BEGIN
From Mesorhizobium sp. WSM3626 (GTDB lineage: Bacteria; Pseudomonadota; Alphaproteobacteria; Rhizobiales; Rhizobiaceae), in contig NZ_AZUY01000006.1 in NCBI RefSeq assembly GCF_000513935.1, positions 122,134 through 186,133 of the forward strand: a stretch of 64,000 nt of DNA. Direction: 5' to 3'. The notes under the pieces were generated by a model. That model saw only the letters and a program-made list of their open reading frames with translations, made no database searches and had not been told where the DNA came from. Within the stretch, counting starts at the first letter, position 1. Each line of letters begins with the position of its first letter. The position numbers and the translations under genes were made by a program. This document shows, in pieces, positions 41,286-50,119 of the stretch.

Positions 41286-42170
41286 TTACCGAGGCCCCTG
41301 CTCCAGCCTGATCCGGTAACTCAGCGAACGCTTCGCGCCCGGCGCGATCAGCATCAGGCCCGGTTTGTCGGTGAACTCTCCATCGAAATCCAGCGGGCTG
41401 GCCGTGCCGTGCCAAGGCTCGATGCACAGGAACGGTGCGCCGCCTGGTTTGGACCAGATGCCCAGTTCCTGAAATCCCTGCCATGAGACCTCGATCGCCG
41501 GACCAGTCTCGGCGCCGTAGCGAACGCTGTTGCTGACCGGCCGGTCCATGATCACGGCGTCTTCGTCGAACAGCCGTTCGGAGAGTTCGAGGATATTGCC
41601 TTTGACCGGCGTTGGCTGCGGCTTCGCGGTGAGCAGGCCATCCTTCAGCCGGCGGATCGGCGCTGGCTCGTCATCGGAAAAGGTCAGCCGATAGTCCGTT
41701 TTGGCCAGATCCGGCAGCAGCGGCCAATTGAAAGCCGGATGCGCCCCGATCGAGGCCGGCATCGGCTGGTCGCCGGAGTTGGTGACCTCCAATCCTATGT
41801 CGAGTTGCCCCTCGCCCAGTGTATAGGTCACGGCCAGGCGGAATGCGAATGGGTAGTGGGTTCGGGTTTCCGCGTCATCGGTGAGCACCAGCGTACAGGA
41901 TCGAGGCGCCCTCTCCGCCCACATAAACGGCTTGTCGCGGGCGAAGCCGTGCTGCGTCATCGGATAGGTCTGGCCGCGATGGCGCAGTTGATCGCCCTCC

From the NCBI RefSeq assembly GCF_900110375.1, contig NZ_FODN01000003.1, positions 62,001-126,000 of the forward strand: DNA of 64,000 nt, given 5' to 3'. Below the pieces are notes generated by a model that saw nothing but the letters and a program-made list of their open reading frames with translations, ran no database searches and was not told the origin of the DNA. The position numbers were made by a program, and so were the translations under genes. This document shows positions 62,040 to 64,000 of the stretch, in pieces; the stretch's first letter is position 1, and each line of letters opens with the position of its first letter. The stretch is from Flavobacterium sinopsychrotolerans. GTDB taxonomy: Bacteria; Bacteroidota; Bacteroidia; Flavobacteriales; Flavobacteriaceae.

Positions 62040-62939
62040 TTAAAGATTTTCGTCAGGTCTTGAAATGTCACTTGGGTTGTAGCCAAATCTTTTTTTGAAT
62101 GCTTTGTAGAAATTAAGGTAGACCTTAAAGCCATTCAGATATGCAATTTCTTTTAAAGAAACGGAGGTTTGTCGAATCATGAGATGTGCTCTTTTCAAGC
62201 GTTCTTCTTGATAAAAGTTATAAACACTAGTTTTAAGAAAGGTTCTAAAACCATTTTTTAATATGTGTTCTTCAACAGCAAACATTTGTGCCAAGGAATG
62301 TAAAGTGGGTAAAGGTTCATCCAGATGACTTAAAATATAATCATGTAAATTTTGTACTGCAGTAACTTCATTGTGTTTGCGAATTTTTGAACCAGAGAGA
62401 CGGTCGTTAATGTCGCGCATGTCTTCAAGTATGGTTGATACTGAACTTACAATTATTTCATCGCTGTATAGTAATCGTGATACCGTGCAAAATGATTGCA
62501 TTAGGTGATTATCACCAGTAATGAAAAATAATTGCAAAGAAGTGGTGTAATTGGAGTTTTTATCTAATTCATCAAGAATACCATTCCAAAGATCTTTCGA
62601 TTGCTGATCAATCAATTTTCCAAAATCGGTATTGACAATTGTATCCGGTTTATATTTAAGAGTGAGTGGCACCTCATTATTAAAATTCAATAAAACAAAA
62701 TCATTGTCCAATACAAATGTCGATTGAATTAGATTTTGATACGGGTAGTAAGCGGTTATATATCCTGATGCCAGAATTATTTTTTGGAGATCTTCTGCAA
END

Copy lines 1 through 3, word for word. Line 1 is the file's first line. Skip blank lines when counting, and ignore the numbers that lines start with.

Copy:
From Mesorhizobium sp. WSM3626 (GTDB lineage: Bacteria; Pseudomonadota; Alphaproteobacteria; Rhizobiales; Rhizobiaceae), in contig NZ_AZUY01000006.1 in NCBI RefSeq assembly GCF_000513935.1, positions 122,134 through 186,133 of the forward strand: a stretch of 64,000 nt of DNA. Direction: 5' to 3'. The notes under the pieces were generated by a model. That model saw only the letters and a program-made list of their open reading frames with translations, made no database searches and had not been told where the DNA came from. Within the stretch, counting starts at the first letter, position 1. Each line of letters begins with the position of its first letter. The position numbers and the translations under genes were made by a program. This document shows, in pieces, positions 41,286-50,119 of the stretch.

Positions 41286-42170
41286 TTACCGAGGCCCCTG